T. Ninganayak is a farmer who believes that strong conviction and dedication can help farmers reap profit even when faced with adversity.
Mr. Ninganayak, a native of Halavudaralambanihatti village in Chitradurga taluk, about 30 km from here, has adopted composite farming, which, he says, will compensate for losses even if one crop fails.
“In composite or multiple cropping system, farmers cultivate more than one crop that may be a blend of agricultural and horticultural crops. This system makes sure that farmers reap a good harvest,” he said.
Mr. Ninganayak purchased 3.5 acres of a relatively dry land about 10 years ago.
He has converted the land into a fertile farm now.
The farmer, who believes in experimenting with new crop pattern, has cultivated various crops — from maize to cotton to pulses. He has now switched to horticulture.
“It was not an easy task to make this barren land fertile. For three years, after buying the land, I faced drought. Four borewells I drilled failed, which put me into enormous debt. Yet, I did not lose hope as my efforts proved lucky when the fifth borewell yielding water and helped me repay my debt,” he said.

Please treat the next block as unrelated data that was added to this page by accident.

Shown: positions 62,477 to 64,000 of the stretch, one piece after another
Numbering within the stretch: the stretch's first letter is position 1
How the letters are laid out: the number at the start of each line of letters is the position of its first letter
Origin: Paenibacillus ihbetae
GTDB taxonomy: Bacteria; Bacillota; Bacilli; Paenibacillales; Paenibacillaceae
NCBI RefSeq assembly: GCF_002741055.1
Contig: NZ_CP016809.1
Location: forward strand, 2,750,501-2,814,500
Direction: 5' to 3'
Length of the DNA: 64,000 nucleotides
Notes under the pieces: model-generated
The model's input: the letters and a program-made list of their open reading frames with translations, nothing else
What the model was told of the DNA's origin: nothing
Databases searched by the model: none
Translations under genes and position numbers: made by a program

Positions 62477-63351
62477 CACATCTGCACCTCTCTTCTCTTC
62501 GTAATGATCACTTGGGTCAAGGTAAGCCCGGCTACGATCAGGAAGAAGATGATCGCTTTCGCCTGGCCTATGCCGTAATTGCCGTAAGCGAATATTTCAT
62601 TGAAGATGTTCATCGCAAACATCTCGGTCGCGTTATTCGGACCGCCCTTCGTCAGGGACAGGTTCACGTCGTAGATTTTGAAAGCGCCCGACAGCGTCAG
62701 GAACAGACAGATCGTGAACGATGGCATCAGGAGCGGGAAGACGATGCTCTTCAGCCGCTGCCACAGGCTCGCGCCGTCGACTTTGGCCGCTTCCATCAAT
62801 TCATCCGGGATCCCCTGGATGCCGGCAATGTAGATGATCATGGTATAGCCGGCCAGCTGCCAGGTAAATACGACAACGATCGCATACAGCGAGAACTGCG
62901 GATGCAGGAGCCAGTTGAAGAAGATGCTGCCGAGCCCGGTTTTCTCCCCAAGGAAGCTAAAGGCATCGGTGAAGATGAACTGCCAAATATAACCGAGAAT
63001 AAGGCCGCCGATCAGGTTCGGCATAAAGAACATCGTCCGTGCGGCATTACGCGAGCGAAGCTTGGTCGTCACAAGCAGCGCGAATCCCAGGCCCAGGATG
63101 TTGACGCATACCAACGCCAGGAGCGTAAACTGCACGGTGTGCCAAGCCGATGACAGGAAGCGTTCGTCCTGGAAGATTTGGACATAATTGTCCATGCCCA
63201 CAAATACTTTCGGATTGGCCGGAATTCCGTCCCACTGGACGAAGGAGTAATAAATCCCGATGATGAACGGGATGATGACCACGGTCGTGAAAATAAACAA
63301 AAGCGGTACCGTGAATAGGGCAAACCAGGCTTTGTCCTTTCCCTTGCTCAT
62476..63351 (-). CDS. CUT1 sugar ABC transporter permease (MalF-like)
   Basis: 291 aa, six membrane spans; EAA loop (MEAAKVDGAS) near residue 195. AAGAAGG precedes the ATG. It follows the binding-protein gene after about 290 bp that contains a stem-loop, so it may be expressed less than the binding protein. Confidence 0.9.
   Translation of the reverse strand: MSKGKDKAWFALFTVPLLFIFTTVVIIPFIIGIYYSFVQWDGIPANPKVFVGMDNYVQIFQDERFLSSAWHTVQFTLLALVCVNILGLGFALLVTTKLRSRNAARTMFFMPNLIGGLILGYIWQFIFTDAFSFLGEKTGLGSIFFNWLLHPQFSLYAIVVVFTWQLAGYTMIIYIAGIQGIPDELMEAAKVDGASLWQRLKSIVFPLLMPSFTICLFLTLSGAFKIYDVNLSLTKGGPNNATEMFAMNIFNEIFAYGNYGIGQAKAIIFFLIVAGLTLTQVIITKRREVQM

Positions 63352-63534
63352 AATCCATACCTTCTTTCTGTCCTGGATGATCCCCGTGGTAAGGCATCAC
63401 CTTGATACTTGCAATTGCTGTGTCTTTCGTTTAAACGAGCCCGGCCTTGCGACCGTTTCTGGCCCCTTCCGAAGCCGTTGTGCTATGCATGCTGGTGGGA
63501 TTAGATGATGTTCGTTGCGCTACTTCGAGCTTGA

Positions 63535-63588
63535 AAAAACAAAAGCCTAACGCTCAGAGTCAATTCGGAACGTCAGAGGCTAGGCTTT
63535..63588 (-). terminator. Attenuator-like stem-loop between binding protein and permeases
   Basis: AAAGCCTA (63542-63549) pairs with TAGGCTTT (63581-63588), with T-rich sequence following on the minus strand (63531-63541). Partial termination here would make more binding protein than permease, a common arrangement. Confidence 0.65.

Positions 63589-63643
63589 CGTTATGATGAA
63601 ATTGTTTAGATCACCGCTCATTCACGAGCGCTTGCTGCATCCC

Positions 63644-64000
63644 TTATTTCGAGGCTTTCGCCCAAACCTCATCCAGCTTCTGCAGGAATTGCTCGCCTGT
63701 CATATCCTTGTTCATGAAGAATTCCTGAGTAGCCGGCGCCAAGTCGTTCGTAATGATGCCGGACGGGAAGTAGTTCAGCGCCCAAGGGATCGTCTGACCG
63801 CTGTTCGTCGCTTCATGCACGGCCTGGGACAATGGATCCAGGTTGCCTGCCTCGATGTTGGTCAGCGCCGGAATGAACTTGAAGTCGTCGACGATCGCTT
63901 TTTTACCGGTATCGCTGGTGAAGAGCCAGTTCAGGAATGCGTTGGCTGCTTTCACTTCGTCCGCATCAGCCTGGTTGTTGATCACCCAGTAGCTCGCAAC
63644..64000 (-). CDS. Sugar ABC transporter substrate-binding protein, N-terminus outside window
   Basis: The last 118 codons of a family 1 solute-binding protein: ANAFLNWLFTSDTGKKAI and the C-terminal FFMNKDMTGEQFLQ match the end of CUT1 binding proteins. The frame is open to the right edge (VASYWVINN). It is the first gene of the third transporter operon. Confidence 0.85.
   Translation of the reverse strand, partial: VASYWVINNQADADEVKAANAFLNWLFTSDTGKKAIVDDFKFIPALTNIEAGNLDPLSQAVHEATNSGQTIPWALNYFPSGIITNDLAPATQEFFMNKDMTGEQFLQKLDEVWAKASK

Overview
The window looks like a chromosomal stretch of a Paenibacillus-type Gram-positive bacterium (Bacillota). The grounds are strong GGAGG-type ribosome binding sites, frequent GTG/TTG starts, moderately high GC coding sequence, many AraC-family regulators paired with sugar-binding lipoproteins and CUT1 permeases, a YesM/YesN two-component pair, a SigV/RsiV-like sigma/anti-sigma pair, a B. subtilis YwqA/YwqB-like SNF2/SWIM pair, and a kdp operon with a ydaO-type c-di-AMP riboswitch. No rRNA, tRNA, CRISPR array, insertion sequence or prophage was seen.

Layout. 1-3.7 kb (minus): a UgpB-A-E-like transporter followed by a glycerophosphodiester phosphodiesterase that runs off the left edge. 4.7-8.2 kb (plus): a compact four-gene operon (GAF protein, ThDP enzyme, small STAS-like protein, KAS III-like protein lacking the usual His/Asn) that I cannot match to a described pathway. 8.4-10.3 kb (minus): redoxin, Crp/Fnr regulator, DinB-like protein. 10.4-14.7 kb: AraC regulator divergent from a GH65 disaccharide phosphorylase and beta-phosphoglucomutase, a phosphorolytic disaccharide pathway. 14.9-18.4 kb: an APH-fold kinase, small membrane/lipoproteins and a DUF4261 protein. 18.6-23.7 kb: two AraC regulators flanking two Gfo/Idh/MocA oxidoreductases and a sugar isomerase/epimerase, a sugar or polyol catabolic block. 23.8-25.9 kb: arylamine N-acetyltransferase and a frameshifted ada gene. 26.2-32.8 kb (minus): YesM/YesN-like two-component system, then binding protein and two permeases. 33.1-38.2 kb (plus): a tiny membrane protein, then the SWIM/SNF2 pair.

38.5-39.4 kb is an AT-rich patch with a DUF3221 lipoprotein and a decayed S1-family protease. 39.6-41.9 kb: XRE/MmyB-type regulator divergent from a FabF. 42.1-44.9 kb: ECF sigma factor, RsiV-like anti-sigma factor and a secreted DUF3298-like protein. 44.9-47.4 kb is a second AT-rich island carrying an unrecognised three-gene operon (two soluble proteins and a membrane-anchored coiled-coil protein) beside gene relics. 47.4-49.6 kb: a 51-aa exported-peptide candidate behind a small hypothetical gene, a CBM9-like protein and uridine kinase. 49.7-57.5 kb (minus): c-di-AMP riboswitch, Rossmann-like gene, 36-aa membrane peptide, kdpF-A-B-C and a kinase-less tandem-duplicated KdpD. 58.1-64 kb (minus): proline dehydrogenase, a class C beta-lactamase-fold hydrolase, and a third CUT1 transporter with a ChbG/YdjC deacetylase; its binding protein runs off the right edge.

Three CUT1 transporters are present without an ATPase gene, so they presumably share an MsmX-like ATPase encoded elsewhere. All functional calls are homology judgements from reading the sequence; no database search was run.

At present, he has cultivated papaya, areca nut, banana and teak.
“It is the first year of the papaya crop, and I have earned Rs. 1.5 lakh with two harvests. I am expecting a few more harvests in the coming days and the profit will reach at least Rs. 5 lakh,” he said.
Mr. Ninganayak said that though his crop got infected by pests, he used a mixture of organic manure, chemicals and natural farming methods to control the pest attack.
Mr. Ninganayak, who sends papaya to places such as Mumbai and Delhi besides the local market, says that a farmer, with an initial investment of Rs. 60,000 and who has access to water, can earn up to Rs. 1.5 lakh a year from an acre of papaya plantation.
Loss due to failure of one crop can be compensated by another: Ninganayak